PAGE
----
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Holocaust survivors speaks to students

Irving Roth, a holocaust survivor, visited campus Monday night to share his story with ORU. The event started with an introduction from Pastor Lyndon Allen of the Christian United for Israel Central Coordinator. Allen proceeded to discuss Anti-Semitism and encouraged the audience to stand with Israel and the Jews.

“It’s up to us to be educated about the holocaust. It’s up to us to stand against Anti-Semitism,” said Allen. “Your participation in this fight is greatly appreciated and deeply needed.”

Roth grew up in Czechoslovakia during the time of the Nazi take over. There he lived a normal life as a child. He went to school and played on the soccer team. His father owned a business, and he lived with his older brother, parents and grandparents.

Roth described his life as beautiful. However, Roth’s life came to a halt when Germany dismembered Czechoslovakia in 1939. Jews began to receive harsh discrimination and persecution.

“I didn’t understand the Geo-Politics of the world, but I do know in 1939 the morning I went to meet my friends in the park, I get to the gate and there’s a big sign [that says] “Jews and Dogs are forbidden to enter,’ Roth said. “This I understood.”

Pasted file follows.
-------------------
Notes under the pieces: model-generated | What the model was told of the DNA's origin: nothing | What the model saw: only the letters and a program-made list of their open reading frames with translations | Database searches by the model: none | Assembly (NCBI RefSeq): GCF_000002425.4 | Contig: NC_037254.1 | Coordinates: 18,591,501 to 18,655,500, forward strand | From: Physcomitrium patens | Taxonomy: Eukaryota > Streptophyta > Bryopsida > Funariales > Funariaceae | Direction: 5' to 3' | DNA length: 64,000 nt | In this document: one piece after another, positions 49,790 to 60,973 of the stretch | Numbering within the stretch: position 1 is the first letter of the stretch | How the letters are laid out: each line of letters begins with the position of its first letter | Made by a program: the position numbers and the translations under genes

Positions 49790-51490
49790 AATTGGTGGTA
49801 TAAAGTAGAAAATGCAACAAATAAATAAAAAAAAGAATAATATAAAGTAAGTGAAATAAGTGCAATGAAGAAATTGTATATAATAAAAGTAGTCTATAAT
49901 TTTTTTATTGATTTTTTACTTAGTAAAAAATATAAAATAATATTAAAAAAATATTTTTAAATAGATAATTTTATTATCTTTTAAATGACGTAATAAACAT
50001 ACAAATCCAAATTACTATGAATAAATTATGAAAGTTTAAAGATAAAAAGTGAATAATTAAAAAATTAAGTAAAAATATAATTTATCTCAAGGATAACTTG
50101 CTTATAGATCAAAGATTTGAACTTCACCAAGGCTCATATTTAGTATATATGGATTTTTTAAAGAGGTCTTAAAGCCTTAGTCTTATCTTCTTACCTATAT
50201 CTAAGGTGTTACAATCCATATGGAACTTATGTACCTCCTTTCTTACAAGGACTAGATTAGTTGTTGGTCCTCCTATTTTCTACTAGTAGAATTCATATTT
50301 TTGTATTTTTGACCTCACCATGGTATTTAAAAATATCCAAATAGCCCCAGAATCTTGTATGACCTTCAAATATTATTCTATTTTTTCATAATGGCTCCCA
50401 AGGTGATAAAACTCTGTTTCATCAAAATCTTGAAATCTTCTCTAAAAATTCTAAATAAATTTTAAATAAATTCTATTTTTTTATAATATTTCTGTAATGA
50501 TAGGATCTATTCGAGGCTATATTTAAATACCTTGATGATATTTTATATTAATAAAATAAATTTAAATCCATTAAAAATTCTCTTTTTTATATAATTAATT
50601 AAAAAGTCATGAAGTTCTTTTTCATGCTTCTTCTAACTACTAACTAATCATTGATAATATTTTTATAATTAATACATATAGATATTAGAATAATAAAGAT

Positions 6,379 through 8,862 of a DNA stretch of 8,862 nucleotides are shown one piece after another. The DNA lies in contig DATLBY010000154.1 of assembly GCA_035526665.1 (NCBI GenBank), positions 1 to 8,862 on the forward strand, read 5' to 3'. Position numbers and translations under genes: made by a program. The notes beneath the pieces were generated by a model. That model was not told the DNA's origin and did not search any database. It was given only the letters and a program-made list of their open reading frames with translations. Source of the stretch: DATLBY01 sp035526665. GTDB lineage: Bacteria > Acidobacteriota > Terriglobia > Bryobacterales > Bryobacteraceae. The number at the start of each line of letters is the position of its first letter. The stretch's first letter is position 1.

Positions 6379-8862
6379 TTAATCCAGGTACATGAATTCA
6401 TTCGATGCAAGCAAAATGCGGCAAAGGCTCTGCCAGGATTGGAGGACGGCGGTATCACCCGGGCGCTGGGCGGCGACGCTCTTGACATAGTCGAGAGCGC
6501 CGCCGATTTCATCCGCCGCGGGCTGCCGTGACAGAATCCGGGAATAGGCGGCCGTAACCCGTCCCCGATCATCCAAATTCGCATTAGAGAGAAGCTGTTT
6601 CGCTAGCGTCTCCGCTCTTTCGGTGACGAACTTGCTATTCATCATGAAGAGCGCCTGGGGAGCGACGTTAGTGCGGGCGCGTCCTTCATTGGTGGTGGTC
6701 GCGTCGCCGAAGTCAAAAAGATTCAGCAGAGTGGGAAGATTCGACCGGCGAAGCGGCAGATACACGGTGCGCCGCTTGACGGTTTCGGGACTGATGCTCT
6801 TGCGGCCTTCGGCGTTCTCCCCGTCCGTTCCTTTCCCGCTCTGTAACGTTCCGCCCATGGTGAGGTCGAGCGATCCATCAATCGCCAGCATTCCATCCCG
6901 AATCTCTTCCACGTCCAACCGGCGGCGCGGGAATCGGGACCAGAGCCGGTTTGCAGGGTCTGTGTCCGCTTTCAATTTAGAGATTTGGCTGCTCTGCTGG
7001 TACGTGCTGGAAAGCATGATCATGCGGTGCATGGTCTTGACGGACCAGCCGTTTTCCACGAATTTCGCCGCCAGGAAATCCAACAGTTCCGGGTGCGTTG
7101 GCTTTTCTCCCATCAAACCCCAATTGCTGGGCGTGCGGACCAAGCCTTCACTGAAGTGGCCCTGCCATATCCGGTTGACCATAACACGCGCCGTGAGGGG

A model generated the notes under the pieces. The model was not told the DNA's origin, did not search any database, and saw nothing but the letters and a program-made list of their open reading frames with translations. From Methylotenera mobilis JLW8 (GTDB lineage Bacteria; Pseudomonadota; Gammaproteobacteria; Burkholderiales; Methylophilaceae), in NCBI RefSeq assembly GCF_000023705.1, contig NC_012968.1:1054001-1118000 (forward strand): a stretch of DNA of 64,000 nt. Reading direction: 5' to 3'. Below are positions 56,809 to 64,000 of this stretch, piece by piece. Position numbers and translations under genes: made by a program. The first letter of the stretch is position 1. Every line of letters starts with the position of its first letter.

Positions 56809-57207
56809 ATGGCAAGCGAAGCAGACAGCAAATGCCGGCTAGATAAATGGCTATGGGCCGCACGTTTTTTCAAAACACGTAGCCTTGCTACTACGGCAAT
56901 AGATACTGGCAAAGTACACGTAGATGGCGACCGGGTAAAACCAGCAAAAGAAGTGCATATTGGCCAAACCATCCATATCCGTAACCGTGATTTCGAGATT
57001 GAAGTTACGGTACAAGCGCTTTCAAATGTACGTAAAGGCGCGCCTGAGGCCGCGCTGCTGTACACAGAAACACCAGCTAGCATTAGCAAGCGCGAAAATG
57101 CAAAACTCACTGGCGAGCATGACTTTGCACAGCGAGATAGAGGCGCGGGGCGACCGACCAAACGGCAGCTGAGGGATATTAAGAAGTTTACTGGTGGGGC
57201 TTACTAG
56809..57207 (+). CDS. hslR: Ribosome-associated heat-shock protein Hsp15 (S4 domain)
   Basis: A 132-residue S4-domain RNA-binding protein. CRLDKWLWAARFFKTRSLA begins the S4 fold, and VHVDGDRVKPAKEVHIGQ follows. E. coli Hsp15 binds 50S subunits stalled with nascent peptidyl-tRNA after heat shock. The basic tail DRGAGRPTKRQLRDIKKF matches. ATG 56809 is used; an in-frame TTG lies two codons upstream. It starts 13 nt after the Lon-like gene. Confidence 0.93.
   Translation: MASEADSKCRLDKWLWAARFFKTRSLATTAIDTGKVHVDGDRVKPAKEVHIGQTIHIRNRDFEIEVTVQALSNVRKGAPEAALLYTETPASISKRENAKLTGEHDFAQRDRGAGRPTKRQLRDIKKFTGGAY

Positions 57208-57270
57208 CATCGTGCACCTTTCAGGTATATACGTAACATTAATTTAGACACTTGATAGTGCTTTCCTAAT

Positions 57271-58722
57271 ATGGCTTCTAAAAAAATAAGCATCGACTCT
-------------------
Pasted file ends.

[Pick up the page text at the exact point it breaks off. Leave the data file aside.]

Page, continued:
Jews were not aloud to go out at night, own luxuries or businesses and even go to school. Roth discussed how he was separated from his family and taken to a death camp. In his mind, he couldn’t understand why the Jews were receiving such a cruel punishment. About 437,000 Jews were taken to death camps in just 53 days, and about 90% were murdered upon arrival.

“What crime did I, and the Jewish people, commit to be murdered…by the people of Europe,” Roth asked the audience?

He described the sudden turn on the Jews as a transformation and dehumanization of society. Roth was only 15 years old when he was taken to a death camp. He managed to survive selections, a process where doctors decided which Jews were ill enough to die, and death marches.

Finally, Roth was rescued by American soldiers and soon reunited with his parents who also survived.

Roth encouraged the audience to understand the forces working against the Jews even today.

“The truth has no relation to what it is publicized,” he said. “Make sure your children and grandchildren know what’s going on. This propaganda is just that: propaganda.”

Roth’s story of survival resonated with the audience.

“It humanized the whole situation,” said ORU student Savanna Moore. “You read about it in books but actually hearing and thinking about how it all really happened and how he was a real person who went into the concentration camps. It was really powerful. I’m really grateful I got to hear all of [Roth’s story].